Friday, 2 May 2014

The Quiet Ones: Quite Fun

The latest film to come out of the revamped Hammer production company is a supernatural experiment based horror. The film is based on a Canadian experiment done in the 1970s called The Philip Experiment and stars Sam Claflin (Hunger Games: Catching Fire) and Olivia Cooke (Bates Motel)

The film is set in England, not Canada, during the 1970s with Sam's character joining the world of the experiment as their cameraman. The period setting of the film was pulled off superbly and felt like a great homage to Hammer's heyday. A week before this film I saw another supernatural experiment film called "The Apparition", it paled in comparison. The Quiet Ones delivered on what was promised in the trailer and managed to have me on the edge of my seat a couple times throughout the film. This mostly occurred when they went into the "found footage" aspect of the film which was stylized to look like it was from the era.
Hey Jane, ever heard of shaken baby syndrome?
 Now there are two things that I found frustrating about the movie. First was the portrayal of women in it. Yes I know the 70s were a more sexist time, but the only two female characters in the film were two classic horror tropes, "the possessed girl" who also acts as a damsel in distress and "the girl who sleeps around". It would have been nice to see a woman who wasn't a stereotype in the film and for them to have also explored how living in such an isolated group would have created a cult dynamic.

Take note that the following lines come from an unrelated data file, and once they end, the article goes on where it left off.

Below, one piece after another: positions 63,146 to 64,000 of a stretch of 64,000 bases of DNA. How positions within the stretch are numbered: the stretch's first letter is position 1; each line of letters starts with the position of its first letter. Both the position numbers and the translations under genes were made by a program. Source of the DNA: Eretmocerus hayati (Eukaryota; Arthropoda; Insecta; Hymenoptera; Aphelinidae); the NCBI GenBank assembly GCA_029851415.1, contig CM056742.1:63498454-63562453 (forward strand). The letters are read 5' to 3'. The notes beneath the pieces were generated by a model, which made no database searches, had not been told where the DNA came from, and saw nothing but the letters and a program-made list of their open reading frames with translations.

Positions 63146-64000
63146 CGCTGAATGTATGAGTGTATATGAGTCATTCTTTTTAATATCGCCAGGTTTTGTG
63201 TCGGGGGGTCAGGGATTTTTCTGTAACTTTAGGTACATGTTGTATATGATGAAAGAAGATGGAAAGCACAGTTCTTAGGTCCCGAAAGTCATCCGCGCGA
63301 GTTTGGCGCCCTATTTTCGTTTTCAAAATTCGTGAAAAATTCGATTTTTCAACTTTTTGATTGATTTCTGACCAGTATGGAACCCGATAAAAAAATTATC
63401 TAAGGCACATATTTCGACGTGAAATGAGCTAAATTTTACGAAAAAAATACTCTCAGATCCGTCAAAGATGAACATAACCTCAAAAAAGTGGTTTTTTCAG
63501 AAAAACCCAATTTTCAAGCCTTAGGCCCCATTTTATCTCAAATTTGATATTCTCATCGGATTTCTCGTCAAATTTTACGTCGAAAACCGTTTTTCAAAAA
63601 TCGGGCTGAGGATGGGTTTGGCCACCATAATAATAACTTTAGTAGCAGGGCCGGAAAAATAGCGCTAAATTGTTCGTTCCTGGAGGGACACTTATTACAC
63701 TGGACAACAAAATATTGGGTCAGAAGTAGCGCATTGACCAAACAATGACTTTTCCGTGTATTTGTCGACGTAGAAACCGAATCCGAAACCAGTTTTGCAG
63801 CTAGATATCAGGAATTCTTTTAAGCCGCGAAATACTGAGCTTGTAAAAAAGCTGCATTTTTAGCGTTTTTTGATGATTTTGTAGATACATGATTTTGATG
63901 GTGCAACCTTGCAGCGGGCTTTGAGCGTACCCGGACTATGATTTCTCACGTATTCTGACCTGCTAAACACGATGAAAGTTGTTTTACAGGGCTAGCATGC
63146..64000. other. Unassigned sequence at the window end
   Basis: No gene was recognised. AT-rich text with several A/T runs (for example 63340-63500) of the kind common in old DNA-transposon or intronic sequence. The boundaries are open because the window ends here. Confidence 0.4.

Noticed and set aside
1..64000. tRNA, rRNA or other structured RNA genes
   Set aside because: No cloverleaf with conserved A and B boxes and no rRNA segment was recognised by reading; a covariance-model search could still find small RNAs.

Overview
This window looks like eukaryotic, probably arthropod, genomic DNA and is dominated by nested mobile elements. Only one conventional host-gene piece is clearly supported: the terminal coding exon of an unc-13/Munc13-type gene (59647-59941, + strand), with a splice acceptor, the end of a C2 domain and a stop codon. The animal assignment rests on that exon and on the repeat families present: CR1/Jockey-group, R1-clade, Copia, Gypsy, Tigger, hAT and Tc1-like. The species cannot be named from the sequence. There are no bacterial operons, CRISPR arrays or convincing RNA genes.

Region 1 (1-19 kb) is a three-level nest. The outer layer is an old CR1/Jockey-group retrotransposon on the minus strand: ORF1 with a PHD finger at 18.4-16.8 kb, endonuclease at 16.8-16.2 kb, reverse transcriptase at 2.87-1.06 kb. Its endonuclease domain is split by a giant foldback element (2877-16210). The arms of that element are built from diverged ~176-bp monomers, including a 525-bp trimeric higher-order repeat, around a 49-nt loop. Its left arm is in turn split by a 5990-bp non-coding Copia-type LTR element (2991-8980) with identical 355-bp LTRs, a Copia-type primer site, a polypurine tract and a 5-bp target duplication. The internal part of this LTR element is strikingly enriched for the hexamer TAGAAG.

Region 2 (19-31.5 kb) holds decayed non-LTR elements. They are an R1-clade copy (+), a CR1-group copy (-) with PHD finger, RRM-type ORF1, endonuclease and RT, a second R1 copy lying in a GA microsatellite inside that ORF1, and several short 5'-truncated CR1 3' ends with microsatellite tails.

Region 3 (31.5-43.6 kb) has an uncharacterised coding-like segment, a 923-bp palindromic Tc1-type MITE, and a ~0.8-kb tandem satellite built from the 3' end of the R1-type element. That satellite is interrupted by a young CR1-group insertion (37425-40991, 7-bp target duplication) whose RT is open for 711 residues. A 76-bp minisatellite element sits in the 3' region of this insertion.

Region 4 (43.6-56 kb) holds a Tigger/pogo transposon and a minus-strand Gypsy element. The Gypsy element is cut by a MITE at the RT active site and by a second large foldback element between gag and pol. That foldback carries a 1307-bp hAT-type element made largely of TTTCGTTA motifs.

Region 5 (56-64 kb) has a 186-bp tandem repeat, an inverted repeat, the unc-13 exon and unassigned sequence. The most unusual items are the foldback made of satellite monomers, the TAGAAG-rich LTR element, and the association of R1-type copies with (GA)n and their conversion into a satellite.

What is the second thing that got my goat you might ask? It was the high levels of deus ex machina in the third act. There were several instances of "oh this person was actually this person" that were far too convenient. The ending felt like they didn't have a clear plan of where they were taking it, so they just slapped together an ending they thought would scare the audience. Up until then the film had some great moments and overall left me feeling satisfied with how I had spent my two hours.
This cameraman really should have been fired from the get go. Flirting with the patient, not cool.

Now in terms of how close the film was to the actual experiment, I would say not very. They took a couple of ideas from it and used the same era, then went wild with it. Now I can see exactly why they would do that since nothing truly horrific happened in the actual event and it wouldn't have made for much of a narrative.

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